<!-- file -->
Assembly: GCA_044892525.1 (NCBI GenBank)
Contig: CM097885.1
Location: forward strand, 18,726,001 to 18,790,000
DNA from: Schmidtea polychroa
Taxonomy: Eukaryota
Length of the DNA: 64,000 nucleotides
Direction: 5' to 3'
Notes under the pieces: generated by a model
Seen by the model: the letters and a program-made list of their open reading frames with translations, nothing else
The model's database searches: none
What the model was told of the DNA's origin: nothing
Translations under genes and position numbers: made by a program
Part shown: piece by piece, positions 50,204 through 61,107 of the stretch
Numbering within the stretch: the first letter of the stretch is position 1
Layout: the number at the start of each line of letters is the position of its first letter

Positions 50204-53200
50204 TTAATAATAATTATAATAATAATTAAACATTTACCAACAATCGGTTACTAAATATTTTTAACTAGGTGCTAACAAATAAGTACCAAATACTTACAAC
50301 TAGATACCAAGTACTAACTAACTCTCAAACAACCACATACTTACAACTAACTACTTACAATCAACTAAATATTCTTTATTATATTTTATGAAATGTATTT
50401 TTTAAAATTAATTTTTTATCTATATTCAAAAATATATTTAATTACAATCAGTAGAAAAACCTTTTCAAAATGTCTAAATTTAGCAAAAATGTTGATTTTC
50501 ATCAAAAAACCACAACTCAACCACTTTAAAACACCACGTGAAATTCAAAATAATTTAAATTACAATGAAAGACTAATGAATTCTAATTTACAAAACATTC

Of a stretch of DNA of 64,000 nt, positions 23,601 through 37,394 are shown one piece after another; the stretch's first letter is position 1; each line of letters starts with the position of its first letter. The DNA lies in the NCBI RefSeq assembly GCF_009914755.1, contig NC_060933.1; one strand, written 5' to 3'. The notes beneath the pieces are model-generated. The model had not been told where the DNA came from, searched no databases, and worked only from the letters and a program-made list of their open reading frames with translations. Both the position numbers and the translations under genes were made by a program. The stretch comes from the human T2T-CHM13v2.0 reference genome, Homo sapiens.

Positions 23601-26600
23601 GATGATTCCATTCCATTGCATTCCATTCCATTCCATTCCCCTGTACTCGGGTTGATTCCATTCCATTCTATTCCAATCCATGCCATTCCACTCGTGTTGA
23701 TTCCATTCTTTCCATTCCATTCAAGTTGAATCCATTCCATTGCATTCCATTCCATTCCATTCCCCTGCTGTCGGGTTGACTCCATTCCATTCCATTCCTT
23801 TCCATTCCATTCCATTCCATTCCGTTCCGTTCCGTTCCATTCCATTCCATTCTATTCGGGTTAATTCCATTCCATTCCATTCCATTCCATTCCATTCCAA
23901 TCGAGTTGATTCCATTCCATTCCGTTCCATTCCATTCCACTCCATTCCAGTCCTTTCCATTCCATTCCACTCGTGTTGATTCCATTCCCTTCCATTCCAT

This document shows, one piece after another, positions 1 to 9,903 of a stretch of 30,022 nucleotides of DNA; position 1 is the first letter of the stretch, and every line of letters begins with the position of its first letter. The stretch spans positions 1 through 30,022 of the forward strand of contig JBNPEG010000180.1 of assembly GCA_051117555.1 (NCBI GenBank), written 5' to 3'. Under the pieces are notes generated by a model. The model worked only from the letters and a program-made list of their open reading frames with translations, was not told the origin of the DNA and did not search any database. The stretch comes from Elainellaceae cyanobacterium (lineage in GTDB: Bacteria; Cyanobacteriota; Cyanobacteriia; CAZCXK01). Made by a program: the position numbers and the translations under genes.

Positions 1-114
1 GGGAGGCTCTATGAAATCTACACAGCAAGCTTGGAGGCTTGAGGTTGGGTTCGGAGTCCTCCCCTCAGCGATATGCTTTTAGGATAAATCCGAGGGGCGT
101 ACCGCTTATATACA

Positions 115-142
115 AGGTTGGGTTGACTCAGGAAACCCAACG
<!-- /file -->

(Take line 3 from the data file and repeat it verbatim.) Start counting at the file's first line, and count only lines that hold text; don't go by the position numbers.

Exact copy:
Location: forward strand, 18,726,001 to 18,790,000